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Publication numberUS7483244 B2
Publication typeGrant
Application numberUS 11/213,525
Publication dateJan 27, 2009
Filing dateAug 26, 2005
Priority dateSep 7, 2004
Fee statusLapsed
Also published asUS20060050443
Publication number11213525, 213525, US 7483244 B2, US 7483244B2, US-B2-7483244, US7483244 B2, US7483244B2
InventorsTakanori Sato
Original AssigneeSony Corporation
Export CitationBiBTeX, EndNote, RefMan
External Links: USPTO, USPTO Assignment, Espacenet
Helical scan tape system with particular distance between MR element and shield layers
US 7483244 B2
Abstract
In a helical scanning tape system including a magnetoresistive head; and a magnetic recording medium having a magnetic layer formed by oblique evaporation on a long nonmagnetic support, a signal being read with the magnetoresistive head by helical scanning, the track width of the magnetoresistive head is 0.5 to 0.8 μm, the distance between shields is 0.13 to 0.145 μm, and sensitivity is 1,862 μVp-p or more.
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Claims(12)
1. A helical scan tape system, comprising:
a magnetoresistive head including a magnetoresistive element disposed in a nonmagnetic nonconductive gap layer, the gap layer being disposed between an upper and lower magnetic shield layer; and
a magnetic recording medium including a magnetic layer formed by oblique evaporation over a long nonmagnetic support, a signal being read with the magnetoresistive head by helical scanning;
wherein a track width of the magnetoresistive head is 0.5 to 0.8 μm;
a distance between the magnetoresistive element and the upper magnetic shield layer is 0.13 to 0.145 μm and a distance between the magnetoresistive element and the lower magnetic shield layer is 0.13 to 0.145 μm.
2. The helical scan tape system according to claim 1, wherein the magnetoresistive head is a giant magnetoresistive head.
3. The helical scan tape system according to claim 2, wherein readout sensitivity of the GMR head is 1,862 μVp-p or more, a thickness of the magnetic layer of the magnetic recording medium is 35 to 45 nm, and coercivity Hc in the in-plane direction of the magnetic recording medium is in a range of from 100 to 160 kA/m.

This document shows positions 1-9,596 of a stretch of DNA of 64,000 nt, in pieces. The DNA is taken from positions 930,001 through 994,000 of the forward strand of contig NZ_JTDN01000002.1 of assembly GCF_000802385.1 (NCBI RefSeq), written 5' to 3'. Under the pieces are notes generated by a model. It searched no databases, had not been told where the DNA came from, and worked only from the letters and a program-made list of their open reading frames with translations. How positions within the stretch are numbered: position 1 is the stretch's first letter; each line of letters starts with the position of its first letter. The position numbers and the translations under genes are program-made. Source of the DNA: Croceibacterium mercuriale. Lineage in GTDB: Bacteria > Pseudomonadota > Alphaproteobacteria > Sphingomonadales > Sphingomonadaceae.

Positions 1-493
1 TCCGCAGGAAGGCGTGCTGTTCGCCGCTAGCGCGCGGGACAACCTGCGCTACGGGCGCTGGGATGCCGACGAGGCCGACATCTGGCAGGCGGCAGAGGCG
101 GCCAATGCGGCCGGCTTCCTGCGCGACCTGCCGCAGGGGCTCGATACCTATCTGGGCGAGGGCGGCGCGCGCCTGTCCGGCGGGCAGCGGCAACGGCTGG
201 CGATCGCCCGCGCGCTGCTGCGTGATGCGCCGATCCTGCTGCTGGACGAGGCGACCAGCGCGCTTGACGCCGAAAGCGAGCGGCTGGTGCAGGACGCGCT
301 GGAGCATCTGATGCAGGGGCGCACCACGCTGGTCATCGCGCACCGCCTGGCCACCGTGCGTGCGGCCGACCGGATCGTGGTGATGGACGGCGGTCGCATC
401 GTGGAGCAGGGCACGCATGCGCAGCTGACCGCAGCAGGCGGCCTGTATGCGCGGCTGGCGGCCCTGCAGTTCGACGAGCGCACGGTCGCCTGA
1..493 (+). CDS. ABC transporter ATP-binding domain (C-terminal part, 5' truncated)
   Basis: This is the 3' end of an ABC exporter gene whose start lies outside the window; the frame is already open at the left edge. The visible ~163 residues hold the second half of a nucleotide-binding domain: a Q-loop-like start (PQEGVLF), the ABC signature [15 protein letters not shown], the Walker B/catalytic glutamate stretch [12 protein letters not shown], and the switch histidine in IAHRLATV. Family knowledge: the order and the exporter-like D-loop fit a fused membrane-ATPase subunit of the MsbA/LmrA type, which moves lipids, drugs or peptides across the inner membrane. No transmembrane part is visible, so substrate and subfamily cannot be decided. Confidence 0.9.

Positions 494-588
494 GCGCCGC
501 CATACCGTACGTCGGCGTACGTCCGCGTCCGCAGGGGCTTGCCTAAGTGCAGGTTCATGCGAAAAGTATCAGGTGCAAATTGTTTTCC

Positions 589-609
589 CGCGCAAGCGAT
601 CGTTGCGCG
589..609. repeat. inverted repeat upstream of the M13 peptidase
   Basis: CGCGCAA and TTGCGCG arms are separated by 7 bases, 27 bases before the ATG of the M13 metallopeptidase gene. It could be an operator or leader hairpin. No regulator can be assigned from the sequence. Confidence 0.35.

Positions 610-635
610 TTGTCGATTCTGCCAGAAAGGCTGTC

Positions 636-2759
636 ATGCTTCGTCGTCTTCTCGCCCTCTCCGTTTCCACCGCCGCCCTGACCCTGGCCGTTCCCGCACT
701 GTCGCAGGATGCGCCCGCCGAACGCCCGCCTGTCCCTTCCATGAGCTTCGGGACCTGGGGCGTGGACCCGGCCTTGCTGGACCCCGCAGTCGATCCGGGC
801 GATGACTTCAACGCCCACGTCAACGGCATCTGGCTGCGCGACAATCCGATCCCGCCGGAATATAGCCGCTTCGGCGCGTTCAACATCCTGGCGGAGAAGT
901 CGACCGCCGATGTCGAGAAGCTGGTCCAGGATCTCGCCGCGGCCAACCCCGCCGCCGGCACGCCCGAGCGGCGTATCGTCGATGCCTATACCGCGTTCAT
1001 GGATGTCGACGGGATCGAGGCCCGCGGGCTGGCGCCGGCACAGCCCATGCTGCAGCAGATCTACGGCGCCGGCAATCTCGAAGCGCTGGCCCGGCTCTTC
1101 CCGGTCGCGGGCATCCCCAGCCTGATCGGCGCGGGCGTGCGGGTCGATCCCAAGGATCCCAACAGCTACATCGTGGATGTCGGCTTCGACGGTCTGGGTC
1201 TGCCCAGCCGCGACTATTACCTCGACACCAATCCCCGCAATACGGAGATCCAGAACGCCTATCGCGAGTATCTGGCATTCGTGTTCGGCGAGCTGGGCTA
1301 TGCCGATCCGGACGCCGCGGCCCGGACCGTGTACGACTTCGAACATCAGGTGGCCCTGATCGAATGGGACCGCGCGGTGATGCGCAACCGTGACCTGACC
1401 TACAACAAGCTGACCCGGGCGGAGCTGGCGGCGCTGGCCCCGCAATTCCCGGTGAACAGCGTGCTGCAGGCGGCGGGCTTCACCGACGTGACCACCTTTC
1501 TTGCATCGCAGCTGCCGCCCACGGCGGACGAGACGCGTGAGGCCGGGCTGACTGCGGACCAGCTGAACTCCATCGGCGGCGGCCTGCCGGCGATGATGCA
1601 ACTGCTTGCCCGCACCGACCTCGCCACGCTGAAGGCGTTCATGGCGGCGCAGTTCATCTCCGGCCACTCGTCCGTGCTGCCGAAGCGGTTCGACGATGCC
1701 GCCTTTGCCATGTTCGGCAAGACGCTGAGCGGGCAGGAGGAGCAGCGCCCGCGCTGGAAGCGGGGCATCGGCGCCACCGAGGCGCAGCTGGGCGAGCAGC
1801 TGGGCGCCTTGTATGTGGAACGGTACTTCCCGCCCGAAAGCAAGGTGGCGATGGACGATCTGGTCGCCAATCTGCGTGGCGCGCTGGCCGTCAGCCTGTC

4. The helical scan tape system according to claim 2, wherein a pair of permanent magnetic films are formed adjacent opposing longitudinal ends of the GMR element.
5. The helical scan tape system according to claim 2, wherein a resistance-reducing film is formed on each of said pair of permanent magnet films.
6. The helical scan tape system according to claim 5, wherein readout sensitivity of the GMR head is 1,862 μVp-p or more, a thickness of the magnetic layer of the magnetic recording medium is 35 to 45 nm, and coercivity Hc in the in-plane direction of the magnetic recording medium is in a range of from 100 to 160 kA/m.
7. The helical scan tape system according to claim 6, wherein said magnetic recording medium is a magnetic tape.
8. The helical scan tape system according to claim 2, wherein said GMR element is substantially planar.
9. The helical scan tape system according to claim 8, wherein readout sensitivity of the GMR head is 1,862 μVp-p or more, a thickness of the magnetic layer of the magnetic recording medium is 35 to 45 nm, and coercivity Hc in the in-plane direction of the magnetic recording medium is in a range of from 100 to 160 kA/m.
10. The helical scan tape system according to claim 9, wherein said magnetic recording medium is a magnetic tape.
11. The helical scan tape system according to claim 1, wherein the magnetic recording medium includes:
a protective layer; and
a top coat layer, the protective layer and the top coat layer being provided in that order on the magnetic layer.
12. The helical scan tape system according to claim 1, wherein said magnetic recording medium is a magnetic tape.
Description
CROSS REFERENCE TO RELATED APPLICATIONS